It appears that the city of Branson takes umbrage at the content of some of the Ole Seagull’s recent opinion column(s). That’s okay. We’re even because the Ole Seagull disagrees with some of the actions the city has taken and, he believes, is planning to take.
The difference is that when an Ole Seagull makes a mistake, he has no place to hide. In terms of his columns and opinions, for over two decades, everything he says is out in the open and in writing. Moreover, if he is wrong, it does not cost the taxpayers of Branson a penny!
Can the city say the same? Not with a straight face!
What did the city do when they had a problem with his column content? They had their Communications Manager (Manager) send an email to the paper outlining the city’s allegations of alleged inaccuracy. That was followed up by a phone call from the Manager, to the paper’s Owner (Owner), wanting to know what they were going to do about it.
“Come on Seagull, what’s wrong with that?” “Absolutely nothing. The Ole Seagull writes his columns hoping that people will reflect and comment on them. That way an interesting written public dialogue can take place with no, ‘He said’ or ‘She said,’ just the pure written word.”
However, this situation took a weird but increasingly predictable turn. During the phone conversation, the Owner offered to print the email, which came from the Manager’s official City of Branson email account. According to the Owner, the Manager declined the offer saying words to the effect that they would prefer to submit a “more formal response.”
That’s akin to a participant in a duel taking their shot, missing, and then asking the opponent to delay firing until they have an opportunity to reload. In his opinion, the city took its shot; trying to use its position and power in an attempt to influence and intimidate the content of the Ole Seagull’s column(s). When it became evident that it was not going to work without going on the record, what did the city do? In it’s kindest sense, asked for permission to “reload.”
How can someone attack an individual professionally, through whom they believe is their employer, and then ask to “reload,” rather than let their attack go on the record? “Ah Seagull, if that’s, not a rhetorical question I have an answer.” “It is a rhetorical question, but is anyone willing to take a bet on whether or not there’s a ‘more formal response’ dated before the date of this column? After the date of this column?”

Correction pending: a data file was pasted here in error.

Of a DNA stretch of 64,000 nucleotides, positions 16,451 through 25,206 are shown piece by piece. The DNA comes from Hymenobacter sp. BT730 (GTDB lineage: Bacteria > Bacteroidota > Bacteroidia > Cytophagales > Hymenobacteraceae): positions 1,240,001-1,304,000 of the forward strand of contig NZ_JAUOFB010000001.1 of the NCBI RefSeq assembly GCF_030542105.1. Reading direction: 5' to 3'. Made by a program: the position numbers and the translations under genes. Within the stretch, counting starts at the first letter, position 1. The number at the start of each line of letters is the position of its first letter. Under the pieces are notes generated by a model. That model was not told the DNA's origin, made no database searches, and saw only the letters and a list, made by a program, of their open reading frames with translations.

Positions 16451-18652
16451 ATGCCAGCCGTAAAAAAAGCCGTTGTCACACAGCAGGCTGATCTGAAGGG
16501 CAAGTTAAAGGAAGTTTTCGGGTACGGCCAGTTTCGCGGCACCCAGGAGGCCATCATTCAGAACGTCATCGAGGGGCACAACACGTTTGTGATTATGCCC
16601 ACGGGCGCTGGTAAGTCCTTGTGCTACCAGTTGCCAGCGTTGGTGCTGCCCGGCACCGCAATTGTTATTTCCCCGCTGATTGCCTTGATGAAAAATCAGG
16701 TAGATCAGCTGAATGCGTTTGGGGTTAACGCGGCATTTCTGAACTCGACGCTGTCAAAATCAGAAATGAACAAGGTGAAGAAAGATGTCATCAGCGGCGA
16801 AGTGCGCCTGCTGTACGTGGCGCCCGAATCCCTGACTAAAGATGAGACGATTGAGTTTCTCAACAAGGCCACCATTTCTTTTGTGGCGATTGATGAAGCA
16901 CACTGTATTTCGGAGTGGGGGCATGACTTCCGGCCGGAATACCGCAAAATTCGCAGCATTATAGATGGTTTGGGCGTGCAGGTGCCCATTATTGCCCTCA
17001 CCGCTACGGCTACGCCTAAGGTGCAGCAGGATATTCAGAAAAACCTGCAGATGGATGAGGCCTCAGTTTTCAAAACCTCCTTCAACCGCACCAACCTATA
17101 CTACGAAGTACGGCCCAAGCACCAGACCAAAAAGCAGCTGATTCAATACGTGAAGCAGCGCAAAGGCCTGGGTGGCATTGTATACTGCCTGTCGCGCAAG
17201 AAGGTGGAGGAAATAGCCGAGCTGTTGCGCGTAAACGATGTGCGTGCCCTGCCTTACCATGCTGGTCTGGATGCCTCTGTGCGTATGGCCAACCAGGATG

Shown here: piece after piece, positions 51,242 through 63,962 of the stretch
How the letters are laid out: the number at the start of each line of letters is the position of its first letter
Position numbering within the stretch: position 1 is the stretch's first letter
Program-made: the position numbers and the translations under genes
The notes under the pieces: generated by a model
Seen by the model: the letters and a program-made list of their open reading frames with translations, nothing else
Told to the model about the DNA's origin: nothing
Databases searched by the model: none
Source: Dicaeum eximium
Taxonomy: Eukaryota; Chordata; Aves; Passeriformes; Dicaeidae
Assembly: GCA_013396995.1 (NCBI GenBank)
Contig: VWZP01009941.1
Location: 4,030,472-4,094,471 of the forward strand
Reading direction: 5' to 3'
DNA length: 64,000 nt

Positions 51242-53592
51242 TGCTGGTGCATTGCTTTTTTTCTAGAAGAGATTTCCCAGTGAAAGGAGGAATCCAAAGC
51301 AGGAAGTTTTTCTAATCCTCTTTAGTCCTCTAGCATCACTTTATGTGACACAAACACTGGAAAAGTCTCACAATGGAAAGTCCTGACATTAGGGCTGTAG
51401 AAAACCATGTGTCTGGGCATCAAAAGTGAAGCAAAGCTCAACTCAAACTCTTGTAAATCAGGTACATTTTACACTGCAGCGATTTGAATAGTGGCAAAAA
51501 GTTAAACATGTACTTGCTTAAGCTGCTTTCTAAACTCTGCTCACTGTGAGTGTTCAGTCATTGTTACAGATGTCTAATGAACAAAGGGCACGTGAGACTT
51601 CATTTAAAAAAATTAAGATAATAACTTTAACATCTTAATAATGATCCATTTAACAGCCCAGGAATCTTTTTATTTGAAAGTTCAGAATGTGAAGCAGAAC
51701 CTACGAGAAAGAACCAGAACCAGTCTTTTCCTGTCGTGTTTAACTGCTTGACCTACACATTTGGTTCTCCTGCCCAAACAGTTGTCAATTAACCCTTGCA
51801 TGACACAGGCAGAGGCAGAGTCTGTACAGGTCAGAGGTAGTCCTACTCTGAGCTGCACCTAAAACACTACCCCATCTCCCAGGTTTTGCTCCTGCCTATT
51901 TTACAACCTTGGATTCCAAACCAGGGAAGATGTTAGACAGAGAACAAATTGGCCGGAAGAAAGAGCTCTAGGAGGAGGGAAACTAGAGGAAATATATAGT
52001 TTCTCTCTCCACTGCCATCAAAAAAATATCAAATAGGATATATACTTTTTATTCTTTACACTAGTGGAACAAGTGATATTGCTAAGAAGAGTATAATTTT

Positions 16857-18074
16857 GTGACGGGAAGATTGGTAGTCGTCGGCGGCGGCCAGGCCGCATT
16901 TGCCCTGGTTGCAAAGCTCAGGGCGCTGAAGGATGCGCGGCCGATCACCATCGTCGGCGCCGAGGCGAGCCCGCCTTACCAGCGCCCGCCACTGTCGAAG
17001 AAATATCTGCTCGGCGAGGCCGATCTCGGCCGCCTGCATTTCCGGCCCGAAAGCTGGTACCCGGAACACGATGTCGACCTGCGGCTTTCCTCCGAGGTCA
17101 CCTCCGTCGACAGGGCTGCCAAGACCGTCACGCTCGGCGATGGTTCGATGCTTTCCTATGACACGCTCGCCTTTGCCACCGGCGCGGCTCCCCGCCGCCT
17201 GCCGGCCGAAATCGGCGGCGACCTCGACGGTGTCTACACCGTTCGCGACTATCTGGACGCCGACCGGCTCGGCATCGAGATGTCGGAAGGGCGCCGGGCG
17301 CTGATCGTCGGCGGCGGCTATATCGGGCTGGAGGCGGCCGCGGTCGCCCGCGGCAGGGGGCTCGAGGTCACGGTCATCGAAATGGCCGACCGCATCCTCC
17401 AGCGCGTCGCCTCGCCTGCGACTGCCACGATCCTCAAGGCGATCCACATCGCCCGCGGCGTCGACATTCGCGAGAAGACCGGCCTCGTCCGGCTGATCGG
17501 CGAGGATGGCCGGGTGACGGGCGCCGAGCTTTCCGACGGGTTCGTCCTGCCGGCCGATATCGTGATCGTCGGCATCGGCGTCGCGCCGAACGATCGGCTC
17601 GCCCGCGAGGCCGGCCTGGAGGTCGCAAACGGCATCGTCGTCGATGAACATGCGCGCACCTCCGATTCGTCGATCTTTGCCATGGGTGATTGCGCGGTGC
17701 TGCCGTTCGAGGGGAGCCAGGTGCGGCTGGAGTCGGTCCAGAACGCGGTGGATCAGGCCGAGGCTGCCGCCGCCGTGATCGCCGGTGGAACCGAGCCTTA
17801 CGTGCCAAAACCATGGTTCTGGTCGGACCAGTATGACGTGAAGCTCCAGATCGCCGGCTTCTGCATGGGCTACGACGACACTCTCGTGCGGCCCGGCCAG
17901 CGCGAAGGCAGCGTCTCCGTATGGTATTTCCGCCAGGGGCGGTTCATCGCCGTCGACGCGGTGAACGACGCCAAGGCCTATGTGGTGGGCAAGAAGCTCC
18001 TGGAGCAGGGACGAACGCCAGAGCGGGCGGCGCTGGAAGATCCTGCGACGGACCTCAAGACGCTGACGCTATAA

“Seagull do you think that the Manager took action on their own?” “Does it make any difference? When they speak using their official title, through their official city email, and on the city’s dime, don’t they speak for the city? To an Ole Seagull, it doesn’t make any difference whose ‘pulling the strings.’”
The Ole Seagull lives for this kind of stuff. The question is, that if the city would pull this on him what’s to keep them from pulling similar shenanigans on people or businesses expressing an opinion with which the city disagrees?
Over the years the Ole Seagull has heard various people say they don’t want to express themselves out of the fear of repercussions from the city. As nieve as he was, he did not believe it until this week.
“Oh come on Seagull don’t be so sensitive.” “If that were all, the Ole Seagull probably would have ignored it, but that wasn’t all.”
On Sep. 18, the Manager again called the Owner. According to the Owner, the Manager was “livid” because the Ole Seagull had copied the Mayor and Board of Aldermen in an email. The email was concerning the Manager’s actions on an email request for information that the Ole Seagull had made.
“But Seagull, why, would the city of Branson, through its Communications Manager, lividly or otherwise, complain to anyone about a Branson resident or business copying in the Mayor and Board of Aldermen in an email sent to a city employee?” “Who knows, but, taking this whole situation in context, the words that come to an Ole Seagull’s mind are intimidation, maliciousness, arrogance, and honorless.”
Disclaimer: The content expressed is strictly the opinion of one tired old man and is offered in that context only.